During the first quarter of the 19th Century, the imports of shawl-wool varied between 1.5 lakh lbs to 3 lakh lbs annually. Shawl wool was imported from Lass (Tibet) Ladakh and Yarland. The average daily earning of shawl wavers ranged between Rs 5 to Rs 15, Shawl-exports to Turkey, Persia, Hindustan and Punjab had been badly affected by political events. But with France and other European countries it was on the increase. The British Policy towards the Indian rulers had proved detrimental to the shawl industry.
It is true that Great Britain had become jealous of the prosperous Shawl industry of Kashmir during the early nineteenth century. Therefore, they wanted to follow an aggressive mercantilist policy towards this industry. This is borne out by the observation of Willian Moorcroft who was deputed by British Government in Kashmir to make an on the sport study of shawl industry as well as by Baron Hugel who visited the Valley during the same period, i.e., early 19th Century.
Moorcraft said: “ Conceiving that it would be possible for Great Britain to partake more largely in the trade in Shawl goods a very valuable portion of which is carried on through Bokhara and Yarkland with Russia, or even it would be practicable to introduce the manufacture itself into my native country. I devoted much of my time and thoughts, whilst in Kashmir, to the acquisition of information on every detail connected with the subject.”
The oppressive policy followed by the alien and the autocratic rulers with respect to the shawl industry and the fall in the export demand for shawls especially by France after her defeat in the France-German war in 1867-70, finally sounded a death knell for the supreme industry of Kashmir. There were 27,000 weavers and 11,000 looms. The weavers and the merchants were groaning under the heavy burden of exorbitant taxes on shawls. The demand having declined the average earnings of a weaver amounted to Rs 8 per month out of which he had to pay Rs 5 as tax to the autocratic rulers. With Rs 2 – Rs 3 per month as his income the weavers were reduced to penury. This intolerable condition compelled the shawl weavers to rise in revolt against the autocratic rule in the State. At the instigation of Pt. Raja Kak Dhar, the Head of the Shawl Department, the Maharaja ordered his troops to open fire on the poor shawl weavers who simply wanted to get their grievances redressed. Twenty-eight shawls weavers were either killed or got drowned in the river. Thought subsequently, the taxes were reduced but the worst famine that followed in 1878-79 completely ruined the industry.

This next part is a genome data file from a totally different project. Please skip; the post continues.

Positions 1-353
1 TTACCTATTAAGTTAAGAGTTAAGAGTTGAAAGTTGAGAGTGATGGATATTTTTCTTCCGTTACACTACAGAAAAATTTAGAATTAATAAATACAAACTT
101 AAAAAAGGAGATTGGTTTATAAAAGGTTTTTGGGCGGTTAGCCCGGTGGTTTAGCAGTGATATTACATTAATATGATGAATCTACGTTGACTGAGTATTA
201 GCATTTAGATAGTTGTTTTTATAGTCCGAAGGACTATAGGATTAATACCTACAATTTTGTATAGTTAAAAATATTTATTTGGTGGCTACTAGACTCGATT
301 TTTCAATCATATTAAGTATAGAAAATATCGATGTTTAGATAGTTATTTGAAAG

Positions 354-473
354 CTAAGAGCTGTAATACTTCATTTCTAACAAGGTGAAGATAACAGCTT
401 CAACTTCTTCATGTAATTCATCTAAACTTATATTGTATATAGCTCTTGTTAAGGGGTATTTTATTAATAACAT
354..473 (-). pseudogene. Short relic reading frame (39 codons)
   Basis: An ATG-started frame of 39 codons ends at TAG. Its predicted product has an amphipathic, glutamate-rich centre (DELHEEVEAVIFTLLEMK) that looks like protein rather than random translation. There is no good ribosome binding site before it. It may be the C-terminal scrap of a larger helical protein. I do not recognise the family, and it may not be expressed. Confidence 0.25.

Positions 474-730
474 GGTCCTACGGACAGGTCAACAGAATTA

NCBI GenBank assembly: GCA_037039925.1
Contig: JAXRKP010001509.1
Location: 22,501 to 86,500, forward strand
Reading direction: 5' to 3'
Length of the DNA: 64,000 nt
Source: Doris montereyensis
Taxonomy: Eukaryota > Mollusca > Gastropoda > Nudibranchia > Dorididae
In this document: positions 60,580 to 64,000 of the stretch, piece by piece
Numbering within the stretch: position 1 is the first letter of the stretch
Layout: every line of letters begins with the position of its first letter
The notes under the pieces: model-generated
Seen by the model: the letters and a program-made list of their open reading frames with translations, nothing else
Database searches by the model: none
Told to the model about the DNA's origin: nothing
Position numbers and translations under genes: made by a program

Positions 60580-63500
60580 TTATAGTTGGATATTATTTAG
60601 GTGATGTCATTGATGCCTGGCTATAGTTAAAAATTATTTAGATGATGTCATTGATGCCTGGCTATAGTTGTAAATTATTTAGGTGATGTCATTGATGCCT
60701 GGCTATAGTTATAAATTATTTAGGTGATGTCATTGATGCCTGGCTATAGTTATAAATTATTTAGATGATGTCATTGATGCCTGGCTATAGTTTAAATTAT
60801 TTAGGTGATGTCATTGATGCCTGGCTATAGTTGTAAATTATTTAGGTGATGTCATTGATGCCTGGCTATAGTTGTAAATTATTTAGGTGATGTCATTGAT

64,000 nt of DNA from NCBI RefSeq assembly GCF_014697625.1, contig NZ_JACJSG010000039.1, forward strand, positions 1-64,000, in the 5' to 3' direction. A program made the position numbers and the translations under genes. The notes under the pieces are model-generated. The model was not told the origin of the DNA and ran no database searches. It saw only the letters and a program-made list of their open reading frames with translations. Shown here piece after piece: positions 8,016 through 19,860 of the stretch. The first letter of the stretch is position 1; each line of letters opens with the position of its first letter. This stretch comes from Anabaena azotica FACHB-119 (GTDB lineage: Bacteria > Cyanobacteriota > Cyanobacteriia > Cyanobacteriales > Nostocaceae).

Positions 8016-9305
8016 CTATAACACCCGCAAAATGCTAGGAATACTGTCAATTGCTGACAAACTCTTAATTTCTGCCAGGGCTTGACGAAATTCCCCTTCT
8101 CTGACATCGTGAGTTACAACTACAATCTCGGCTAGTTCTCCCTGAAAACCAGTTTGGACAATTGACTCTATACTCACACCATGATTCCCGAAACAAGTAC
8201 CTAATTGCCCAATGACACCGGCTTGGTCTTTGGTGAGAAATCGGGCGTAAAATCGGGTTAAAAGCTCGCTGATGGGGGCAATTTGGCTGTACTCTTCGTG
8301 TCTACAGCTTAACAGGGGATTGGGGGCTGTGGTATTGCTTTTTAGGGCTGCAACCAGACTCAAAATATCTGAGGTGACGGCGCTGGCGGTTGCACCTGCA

The late 19th Century was eventful in the history of the textile industry in Kashmir. the decline of the shawl industry which had been thriving for centuries with huge profits, income and employment luckily coincided with the simultaneous revival of the silk and the carpet industries, whereas the carpet industry had been established during the 15th Century by Sultan Zain-ul-Abidin, the silk industry was indeed of an ancient origin. Both the industries were indeed of an ancient origin. Both the industries however, had a chequered career a long cycle of revival and decay and then revival again. In Kashmir cotton was also grown but it was of an inferior quality. Cotton cloth was manufactured in Kashmir during the 19th Century. But this cloth was of a course variety. However, a special type of cotton textile known as “Kodak’ which was more or less fine was also produced by the Kashmiri weavers. It was based on local raw material. However, it was durable. Cotton cloth was not produced on a large scale. In the past, brown cotton seed was imported from Yarkland and sown in Kashmir but its repeated sowing did not produce the desired results.
Information Courtesy: Gulshan Books. From the pages of “Heritage of Kashmir”
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